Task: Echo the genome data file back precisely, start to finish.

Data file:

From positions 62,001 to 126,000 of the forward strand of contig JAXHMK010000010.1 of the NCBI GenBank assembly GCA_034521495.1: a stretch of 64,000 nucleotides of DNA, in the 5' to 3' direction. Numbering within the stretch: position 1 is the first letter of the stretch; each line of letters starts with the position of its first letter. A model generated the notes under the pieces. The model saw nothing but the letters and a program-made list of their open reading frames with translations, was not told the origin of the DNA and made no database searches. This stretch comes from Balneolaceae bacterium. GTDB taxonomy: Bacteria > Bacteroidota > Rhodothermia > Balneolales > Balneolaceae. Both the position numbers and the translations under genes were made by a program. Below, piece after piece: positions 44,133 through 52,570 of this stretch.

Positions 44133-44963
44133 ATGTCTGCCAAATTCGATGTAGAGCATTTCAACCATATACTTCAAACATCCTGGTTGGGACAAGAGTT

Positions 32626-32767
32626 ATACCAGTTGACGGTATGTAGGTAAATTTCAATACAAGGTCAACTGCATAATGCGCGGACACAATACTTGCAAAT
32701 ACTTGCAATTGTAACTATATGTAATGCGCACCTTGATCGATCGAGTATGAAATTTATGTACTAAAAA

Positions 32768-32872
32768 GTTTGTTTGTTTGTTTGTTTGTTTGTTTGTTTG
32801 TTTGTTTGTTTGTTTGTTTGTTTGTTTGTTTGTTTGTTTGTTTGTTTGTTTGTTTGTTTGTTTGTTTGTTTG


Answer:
From positions 62,001 to 126,000 of the forward strand of contig JAXHMK010000010.1 of the NCBI GenBank assembly GCA_034521495.1: a stretch of 64,000 nucleotides of DNA, in the 5' to 3' direction. Numbering within the stretch: position 1 is the first letter of the stretch; each line of letters starts with the position of its first letter. A model generated the notes under the pieces. The model saw nothing but the letters and a program-made list of their open reading frames with translations, was not told the origin of the DNA and made no database searches. This stretch comes from Balneolaceae bacterium. GTDB taxonomy: Bacteria > Bacteroidota > Rhodothermia > Balneolales > Balneolaceae. Both the position numbers and the translations under genes were made by a program. Below, piece after piece: positions 44,133 through 52,570 of this stretch.

Positions 44133-44963
44133 ATGTCTGCCAAATTCGATGTAGAGCATTTCAACCATATACTTCAAACATCCTGGTTGGGACAAGAGTT

Positions 32626-32767
32626 ATACCAGTTGACGGTATGTAGGTAAATTTCAATACAAGGTCAACTGCATAATGCGCGGACACAATACTTGCAAAT
32701 ACTTGCAATTGTAACTATATGTAATGCGCACCTTGATCGATCGAGTATGAAATTTATGTACTAAAAA

Positions 32768-32872
32768 GTTTGTTTGTTTGTTTGTTTGTTTGTTTGTTTG
32801 TTTGTTTGTTTGTTTGTTTGTTTGTTTGTTTGTTTGTTTGTTTGTTTGTTTGTTTGTTTGTTTGTTTGTTTG